Talky Talk: Stark & Stirring

Wolitzer writes in a deceptively plain style, each word weighted for maximum impact. She has a gift for creating atmosphere, and with each flip of a page, I felt a waft of emotion settle upon me like light Vermont snow. While not overly descriptive, her writing still paints a dynamic picture, such as this depiction of Reeve:

There was a scrape to his voice. And though I don’t have any idea of what people thought of him back in London, where that kind of accent is ordinary, to me his voice sounded like a lit match being held to the edge of a piece of brittle paper. It just exploded in a quiet burst. When he spoke I wanted to listen.

With this, her first YA novel, Wolitzer explores what happens when adolescence is robbed of its innocence, and her portrait of loss—and the devastating enlightenment that it births—is intensely compelling and wholly captivating.

Bonus Factor: Sylvia Plath

Black and white photo of Sylvia Plath, holding a book with a building behind her

The life and work of Sylvia Plath deeply resonates with Jam and her fellow classmates, and their studies are both a celebration of and a tribute to her remarkable talent.

Bonus Factor: English Class

Robin Williams teaching an English class in Dead Poet's Society with students gathered around him

One of the central themes in Belzhar is the power of writing, and it’s a lesson driven home in Special Topics:

Words matter. This is what Mrs. Q has basically been saying from the start. Words matter. All semester, we were looking for the words to say what we needed to say. We were all looking for our voice.

On the very first day of class, Mrs. Quenell makes a pronouncement that I want to plaster all over my house, my office, the planet Earth:

“Everyone,” she continues, looking around at all of us, “has something to say. But not everyone can bear to say it. Your job is to find a way.”

I thrilled in the message of Mrs. Q’s course, but even more, I loved the intimacy that grew from Jam and her fellow students learning something vitally important together. We’ve all (hopefully) had that one teacher who inspired us, that one class where a group of strangers came together and shared an extraordinary moment, and Special Topics perfectly captured that fleeting yet life-changing magic.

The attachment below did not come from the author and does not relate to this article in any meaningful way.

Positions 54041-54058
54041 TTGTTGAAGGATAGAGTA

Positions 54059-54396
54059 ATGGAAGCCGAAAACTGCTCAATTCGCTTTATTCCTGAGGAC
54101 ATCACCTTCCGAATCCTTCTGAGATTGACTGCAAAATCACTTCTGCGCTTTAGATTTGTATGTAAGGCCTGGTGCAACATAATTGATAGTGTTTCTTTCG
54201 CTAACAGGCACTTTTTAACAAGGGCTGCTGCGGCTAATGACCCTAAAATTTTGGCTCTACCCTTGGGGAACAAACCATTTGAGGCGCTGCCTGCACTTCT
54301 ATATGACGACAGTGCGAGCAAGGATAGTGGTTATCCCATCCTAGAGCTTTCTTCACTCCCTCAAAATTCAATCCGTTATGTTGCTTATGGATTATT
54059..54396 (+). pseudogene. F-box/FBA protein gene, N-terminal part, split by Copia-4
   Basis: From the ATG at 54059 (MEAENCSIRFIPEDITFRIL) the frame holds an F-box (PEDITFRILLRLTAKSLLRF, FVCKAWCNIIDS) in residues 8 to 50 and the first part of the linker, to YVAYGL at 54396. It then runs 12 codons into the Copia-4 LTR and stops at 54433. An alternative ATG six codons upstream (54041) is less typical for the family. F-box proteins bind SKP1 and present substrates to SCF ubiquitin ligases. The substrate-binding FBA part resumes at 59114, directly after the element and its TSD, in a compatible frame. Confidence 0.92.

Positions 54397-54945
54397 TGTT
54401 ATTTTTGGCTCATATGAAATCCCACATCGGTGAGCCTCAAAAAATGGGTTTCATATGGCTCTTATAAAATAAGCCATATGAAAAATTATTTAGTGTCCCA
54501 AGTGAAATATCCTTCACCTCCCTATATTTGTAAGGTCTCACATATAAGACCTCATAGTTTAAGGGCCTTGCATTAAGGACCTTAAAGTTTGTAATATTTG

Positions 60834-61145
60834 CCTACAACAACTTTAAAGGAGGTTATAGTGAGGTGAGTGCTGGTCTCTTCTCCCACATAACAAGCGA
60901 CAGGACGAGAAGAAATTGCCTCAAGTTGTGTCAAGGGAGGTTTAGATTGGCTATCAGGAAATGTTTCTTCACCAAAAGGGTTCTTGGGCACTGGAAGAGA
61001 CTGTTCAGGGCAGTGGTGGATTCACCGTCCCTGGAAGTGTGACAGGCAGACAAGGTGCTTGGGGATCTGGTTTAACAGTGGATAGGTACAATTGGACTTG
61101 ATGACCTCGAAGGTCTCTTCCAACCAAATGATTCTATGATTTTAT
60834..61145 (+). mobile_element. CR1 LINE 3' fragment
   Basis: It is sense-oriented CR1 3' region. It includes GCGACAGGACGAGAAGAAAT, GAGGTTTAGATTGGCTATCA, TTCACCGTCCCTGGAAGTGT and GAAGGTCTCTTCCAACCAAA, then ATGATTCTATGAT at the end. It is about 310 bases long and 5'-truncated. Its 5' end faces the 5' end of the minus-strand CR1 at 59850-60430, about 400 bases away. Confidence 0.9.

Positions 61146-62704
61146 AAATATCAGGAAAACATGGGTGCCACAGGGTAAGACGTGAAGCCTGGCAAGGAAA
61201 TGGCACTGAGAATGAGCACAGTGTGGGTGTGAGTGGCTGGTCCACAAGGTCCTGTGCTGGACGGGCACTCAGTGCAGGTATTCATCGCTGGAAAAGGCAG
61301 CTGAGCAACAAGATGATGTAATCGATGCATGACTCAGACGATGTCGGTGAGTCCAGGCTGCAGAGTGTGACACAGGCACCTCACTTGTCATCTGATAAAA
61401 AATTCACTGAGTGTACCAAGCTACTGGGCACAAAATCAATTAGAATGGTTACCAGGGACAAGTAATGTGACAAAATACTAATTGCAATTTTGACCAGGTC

Bonus Factor: Mysterious Loner Dude

Picture of Jordan Catalano, a hot brooding stoner, in My So-Called Life

Reeve is hot and hostile, and the enigma of what landed him at The Wooden Barn only adds to his MLD appeal. As Jam says:

He’s one of those boys who can get away with being like this. Moody. Silent. There have been boys like that since the beginning of time, and there’s nothing to do but try not to let them get to you.

Yet they will get to you, every time. (And I sure don’t mind.)

Relationship Status: Serious

Book, from the moment we met, I knew this was no lighthearted affair. You were raw and real, with a complexity of feeling that absolutely mesmerized me. In spite of your heavy subject matter, you still managed to keep things exciting, and for every whimper of angst, there was a glimmer of dazzling insight. We’ve shared so much together, and the bond I feel with you won’t be unraveling any time soon.

FTC Full Disclosure: I received my free review copy from Dutton Books. This review was originally posted on Kirkus Reviews in exchange for monetary compensation, which did not affect or influence my opinions.

Sarah lives in Austin, and believes there is no such thing as a guilty pleasure, which is part of why she started FYA in 2009. Growing up, she thought she was a Mary Anne, but she's finally starting to accept the fact that she's actually a Kristy.